Infections after coronary artery bypass graft surgery in Victorian hospitals--VICNISS Hospital Acquired Infection Surveillance

Aust N Z J Public Health. 2005 Jun;29(3):244-8. doi: 10.1111/j.1467-842x.2005.tb00762.x.


Objective: To establish a surveillance program reporting surgical site infection rates after coronary artery bypass graft surgery (CABGS) in Victorian public hospitals.

Methods: The VICNISS Coordinating Centre was established in 2002 to implement and co-ordinate a standardised surveillance system for hospital-acquired infections in acute care Victorian public hospitals. Using validated definitions and methodology from the Centers for Disease Control and Prevention's National Nosocomial Infection Surveillance (NNIS) program, data on risk-adjusted surgical site infection (SSI) rates were collected and submitted to the Coordinating Centre for collation and reporting.

Results: Six large Melbourne metropolitan hospitals contributed data for CABGS for the period 11 November 2002 to 30 June 2004, comprising a total of 3,482 patient records. Of 3,398 complete records, the aggregate SSI rates per 100 procedures for NNIS risk category 1 and 2 were 4.4 (95% Cl 3.7-5.3) and 6.0 (95% Cl 4.5-7.8) respectively. The deep sternal SSI rates were 0.6 (95% Cl 0.4-1.3) and 0.5 (95% Cl 0.5-2.4 for patients in risk category 1 and 2 respectively. The most common pathogen identified was Staphylococcus aureus.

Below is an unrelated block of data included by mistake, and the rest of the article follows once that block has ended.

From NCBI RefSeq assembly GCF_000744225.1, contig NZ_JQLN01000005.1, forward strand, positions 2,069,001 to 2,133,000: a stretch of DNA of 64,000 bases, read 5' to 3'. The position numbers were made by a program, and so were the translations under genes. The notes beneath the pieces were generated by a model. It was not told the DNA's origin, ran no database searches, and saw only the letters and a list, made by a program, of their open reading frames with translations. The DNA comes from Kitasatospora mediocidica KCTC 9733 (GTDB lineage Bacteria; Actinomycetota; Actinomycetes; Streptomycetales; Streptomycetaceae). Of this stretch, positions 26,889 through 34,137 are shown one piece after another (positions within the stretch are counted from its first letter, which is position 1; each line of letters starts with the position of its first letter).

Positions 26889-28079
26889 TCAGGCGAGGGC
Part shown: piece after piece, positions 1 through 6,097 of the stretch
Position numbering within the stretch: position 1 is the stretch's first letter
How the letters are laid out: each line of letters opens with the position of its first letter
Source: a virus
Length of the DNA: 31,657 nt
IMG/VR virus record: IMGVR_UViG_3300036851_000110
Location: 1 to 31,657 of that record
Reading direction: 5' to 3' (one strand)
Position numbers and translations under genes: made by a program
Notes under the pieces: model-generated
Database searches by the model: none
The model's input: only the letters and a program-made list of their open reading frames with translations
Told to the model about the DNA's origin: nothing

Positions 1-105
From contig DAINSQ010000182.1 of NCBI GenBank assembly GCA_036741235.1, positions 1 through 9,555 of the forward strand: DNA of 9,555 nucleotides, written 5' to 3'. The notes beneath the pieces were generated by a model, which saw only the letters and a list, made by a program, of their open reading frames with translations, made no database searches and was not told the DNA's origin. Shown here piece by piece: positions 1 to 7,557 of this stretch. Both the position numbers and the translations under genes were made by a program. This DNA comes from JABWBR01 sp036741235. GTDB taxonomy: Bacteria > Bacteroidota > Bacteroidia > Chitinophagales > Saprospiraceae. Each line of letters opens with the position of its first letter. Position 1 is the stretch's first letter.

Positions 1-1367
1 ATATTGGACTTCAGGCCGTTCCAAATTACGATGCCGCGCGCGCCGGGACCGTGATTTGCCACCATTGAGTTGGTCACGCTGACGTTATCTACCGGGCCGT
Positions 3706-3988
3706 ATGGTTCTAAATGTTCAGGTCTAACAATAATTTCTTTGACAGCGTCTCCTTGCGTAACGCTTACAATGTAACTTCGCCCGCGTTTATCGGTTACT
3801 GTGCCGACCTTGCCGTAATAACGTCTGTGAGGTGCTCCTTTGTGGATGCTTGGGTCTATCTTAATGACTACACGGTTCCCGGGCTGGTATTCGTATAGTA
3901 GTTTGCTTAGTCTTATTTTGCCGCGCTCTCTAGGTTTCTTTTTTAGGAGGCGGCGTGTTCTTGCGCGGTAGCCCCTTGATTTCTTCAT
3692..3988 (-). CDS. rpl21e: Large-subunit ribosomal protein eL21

Conclusion: This early data from VICNISS demonstrates similar CABGS SSI rates to those reported by NNIS in the USA, but higher than reported by the German Nosocomial Infection Surveillance System.

Implications: The adoption of a statewide, co-ordinated surveillance program using validated internationally accepted methodologies allows hospitals to benchmark their infection rates against aggregate local and international data and to examine infection prevention interventions.

Publication types

  • Multicenter Study
  • Research Support, Non-U.S. Gov't

MeSH terms

  • Adult
  • Aged
  • Aged, 80 and over
  • Coronary Artery Bypass*
  • Cross Infection / epidemiology*
  • Female
  • Humans
  • Male
  • Middle Aged
  • Risk Factors
  • Sentinel Surveillance*
  • Surgical Wound Infection / etiology*
  • Victoria / epidemiology